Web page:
Final Report for FNC95-126
The Mason family has always been interested in conservation practices. Our father practices contour farming before he started putting in terraces in 1951. He also filled in erosion areas and planted his waterways to brome grass. This was the first farm to be placed in the CRP program in our area.
In 1994, we began work to convert CRP acres to productive grazing lands by reintroducing, encouraging and carrying for native grasses and forbs in the pastures. We applied for a 1994-1995 SARE grant titled “Grass Fat Lambs – Preserving CRP Land” in which we demonstrated to local farmers the profitability of leaving the CRP in grassland. In this endeavor we learned that sheep were not a viable livestock to use during the conversion as they would not enter into the tall standing grass and no animal impact was accomplished. Therefore, we substituted buffalo for the grazer and completed a study using test plots to show eight treatments for the removal of the dead vegetation from the land stimulating new forage to grow.
PROJECT DESCRIPTION AND RESULTS
The current project also focused on how to best return the CRP to productive grazing. Our goals were to expand the demonstration from eight ½ acre plots set aside to study biomass removal to 160 acres of primarily switch grass where we would be working on paddock designs, watering, and the impact of larger grazers on the land.
We found that the old canapé had caused a deterioration of the existing stand by keeping the sun from the ground causing large patches of bare ground. Therefore we did a little seeding in some of the sparse areas by scattering seeds (reaped earlier in the fall) during the winter thaw and allowing the buffalo hoof action to work them into the soil. We were very pleased to have a better stand of grass this spring and summer with fewer open spots and fewer weeds.
We systematically lead the buffalo from paddock to paddock every two to three days through the entire spring, summer and fall. During the early part of 1996, we purchased an additional quarter section of CRP ground adjoining our land and began work on the perimeter fence and paddocks increasing our project to 320 acres. When the land was released from CRP, we were able to start the animal impact by grazing these paddocks as well. Therefore, we were able to watch the impact of the larger animals on the tall CRP stand.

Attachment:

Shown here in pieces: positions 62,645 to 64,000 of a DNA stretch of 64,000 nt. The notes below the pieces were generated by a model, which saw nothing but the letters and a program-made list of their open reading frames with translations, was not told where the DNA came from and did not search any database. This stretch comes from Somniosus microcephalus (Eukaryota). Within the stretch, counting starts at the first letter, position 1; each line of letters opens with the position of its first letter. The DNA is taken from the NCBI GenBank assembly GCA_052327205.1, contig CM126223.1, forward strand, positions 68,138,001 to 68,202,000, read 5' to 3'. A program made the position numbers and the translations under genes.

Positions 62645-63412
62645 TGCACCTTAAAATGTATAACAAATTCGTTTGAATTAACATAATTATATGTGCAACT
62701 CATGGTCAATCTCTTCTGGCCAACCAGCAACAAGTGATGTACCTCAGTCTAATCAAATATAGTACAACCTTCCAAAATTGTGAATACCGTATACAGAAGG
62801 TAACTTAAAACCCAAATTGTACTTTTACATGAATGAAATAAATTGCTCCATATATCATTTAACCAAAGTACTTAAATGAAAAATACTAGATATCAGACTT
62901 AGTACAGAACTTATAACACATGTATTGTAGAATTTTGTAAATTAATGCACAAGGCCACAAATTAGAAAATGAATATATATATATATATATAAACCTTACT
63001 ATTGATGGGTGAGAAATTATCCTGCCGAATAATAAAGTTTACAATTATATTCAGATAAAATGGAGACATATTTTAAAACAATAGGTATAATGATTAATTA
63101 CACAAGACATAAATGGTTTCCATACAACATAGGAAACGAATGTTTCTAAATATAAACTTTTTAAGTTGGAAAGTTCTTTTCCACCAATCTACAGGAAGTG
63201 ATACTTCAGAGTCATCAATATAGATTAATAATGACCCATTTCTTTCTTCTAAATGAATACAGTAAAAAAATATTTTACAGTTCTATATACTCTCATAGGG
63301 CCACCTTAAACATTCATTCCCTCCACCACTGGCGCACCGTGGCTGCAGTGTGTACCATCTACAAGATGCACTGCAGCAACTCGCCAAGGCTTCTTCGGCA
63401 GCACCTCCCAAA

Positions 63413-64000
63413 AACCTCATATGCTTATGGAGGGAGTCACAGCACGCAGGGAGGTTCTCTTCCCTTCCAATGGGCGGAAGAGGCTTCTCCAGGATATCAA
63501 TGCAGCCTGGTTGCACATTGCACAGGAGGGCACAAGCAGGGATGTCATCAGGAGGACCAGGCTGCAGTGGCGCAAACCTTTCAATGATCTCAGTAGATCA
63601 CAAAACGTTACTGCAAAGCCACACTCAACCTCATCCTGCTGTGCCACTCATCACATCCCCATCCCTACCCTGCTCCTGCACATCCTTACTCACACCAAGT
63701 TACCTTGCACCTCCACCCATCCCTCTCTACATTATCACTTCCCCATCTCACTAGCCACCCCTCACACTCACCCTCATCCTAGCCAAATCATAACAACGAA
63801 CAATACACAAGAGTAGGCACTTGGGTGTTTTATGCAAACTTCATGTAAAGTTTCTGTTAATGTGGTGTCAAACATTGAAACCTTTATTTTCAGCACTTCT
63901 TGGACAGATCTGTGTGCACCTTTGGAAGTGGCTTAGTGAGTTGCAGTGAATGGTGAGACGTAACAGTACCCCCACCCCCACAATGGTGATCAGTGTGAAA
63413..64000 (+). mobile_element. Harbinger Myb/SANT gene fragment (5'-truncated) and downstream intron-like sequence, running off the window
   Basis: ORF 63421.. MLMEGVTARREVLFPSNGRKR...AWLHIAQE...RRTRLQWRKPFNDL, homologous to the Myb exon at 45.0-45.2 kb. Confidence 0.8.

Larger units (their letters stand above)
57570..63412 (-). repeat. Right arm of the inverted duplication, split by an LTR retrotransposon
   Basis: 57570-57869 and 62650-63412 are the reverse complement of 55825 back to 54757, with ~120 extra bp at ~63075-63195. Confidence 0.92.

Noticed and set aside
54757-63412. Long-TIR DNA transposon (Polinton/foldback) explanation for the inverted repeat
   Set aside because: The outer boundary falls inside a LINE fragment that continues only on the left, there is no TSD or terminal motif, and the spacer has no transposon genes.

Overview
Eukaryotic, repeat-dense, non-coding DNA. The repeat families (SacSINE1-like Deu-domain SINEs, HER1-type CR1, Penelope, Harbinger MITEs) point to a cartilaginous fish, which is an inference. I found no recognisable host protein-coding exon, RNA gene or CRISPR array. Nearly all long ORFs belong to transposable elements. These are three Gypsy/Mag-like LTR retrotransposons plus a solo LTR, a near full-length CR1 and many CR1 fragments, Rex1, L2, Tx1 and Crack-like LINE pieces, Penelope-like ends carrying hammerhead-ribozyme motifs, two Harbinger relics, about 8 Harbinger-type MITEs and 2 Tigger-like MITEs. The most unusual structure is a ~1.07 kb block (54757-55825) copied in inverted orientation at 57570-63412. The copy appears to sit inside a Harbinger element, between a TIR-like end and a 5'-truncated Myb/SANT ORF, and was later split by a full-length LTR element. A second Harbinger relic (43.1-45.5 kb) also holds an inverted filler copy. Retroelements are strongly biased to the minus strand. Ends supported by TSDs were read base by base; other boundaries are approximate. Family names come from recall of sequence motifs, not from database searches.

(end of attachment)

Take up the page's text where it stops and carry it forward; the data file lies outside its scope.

We worked very closely this year with Terry Gompert, Know County Extension Educator from Center, Nebraska who has a great interest in grazing, conducts many seminars, and heads many grazing oriented groups. This has been a great outreach opportunity as he has been able to share what we were seeing with many many people.
We also started giving tours through our grass covered hills and into our buffalo last May. In these tours, people were attracted to our ranch by the ability to view buffalo, but while we take them out through the paddocks either Larry or Monty are with them pointing out native plants, the types of grasses used in the paddocks, the conservation aspects of grass farming, and a comparison of buffalo with more familiar forms of livestock.
Being in the Midwest, most of our guests were neighbors and people in close vicinity who bring their visitors form other parts of the country. These people are mostly living in rural areas or were raised in rural areas and asked wonderful questions.